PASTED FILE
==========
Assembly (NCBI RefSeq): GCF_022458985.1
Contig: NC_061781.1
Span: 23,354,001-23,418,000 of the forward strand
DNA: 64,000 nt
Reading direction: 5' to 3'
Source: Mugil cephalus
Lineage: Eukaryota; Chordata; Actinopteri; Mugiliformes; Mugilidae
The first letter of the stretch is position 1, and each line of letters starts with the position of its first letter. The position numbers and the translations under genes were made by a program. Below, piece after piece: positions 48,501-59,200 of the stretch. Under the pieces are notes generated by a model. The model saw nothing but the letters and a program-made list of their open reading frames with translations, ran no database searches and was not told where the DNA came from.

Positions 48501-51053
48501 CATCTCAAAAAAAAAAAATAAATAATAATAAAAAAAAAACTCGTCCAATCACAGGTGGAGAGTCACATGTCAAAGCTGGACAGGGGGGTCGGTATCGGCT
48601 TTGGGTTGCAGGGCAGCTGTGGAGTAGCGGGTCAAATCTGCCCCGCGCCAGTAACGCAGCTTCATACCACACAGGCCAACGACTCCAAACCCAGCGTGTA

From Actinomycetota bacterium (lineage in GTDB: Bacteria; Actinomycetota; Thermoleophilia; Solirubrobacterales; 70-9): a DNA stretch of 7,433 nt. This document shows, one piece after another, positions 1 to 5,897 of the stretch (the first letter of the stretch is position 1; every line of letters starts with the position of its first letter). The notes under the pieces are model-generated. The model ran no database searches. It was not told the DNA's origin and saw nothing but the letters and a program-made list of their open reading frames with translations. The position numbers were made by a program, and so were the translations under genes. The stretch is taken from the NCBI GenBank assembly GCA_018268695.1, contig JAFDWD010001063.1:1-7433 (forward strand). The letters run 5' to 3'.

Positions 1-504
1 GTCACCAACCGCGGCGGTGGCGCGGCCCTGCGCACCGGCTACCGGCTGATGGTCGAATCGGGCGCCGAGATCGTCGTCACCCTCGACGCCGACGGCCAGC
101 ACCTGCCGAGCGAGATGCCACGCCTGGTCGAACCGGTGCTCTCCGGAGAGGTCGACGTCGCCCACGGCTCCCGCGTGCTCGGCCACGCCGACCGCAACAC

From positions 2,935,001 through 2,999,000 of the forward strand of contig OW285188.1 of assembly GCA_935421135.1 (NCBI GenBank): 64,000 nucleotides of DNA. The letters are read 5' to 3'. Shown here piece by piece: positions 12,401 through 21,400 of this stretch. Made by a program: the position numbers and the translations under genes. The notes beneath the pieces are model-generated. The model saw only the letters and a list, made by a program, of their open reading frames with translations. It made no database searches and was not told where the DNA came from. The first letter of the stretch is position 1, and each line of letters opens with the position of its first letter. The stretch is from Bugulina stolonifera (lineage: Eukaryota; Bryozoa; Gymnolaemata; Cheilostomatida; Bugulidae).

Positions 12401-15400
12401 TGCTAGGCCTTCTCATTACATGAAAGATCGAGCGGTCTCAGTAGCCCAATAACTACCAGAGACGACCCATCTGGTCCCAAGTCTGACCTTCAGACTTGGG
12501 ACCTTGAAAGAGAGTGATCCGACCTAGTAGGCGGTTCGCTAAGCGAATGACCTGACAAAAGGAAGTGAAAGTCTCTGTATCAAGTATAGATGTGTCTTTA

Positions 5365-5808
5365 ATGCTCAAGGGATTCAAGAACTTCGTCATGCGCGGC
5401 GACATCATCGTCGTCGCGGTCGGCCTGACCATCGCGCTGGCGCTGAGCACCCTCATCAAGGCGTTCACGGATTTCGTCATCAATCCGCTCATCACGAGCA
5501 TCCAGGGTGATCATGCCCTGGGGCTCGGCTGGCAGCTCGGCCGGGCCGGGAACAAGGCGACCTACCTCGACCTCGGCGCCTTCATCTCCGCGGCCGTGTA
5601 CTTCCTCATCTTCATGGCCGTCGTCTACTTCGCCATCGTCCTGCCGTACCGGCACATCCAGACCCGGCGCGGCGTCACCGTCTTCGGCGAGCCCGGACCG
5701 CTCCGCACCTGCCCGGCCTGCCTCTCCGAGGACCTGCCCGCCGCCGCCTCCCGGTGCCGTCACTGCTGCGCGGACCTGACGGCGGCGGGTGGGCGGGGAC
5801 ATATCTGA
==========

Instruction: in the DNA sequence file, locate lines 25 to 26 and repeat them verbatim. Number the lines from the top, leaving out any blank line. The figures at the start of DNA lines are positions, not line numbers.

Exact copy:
5701 CTCCGCACCTGCCCGGCCTGCCTCTCCGAGGACCTGCCCGCCGCCGCCTCCCGGTGCCGTCACTGCTGCGCGGACCTGACGGCGGCGGGTGGGCGGGGAC
5801 ATATCTGA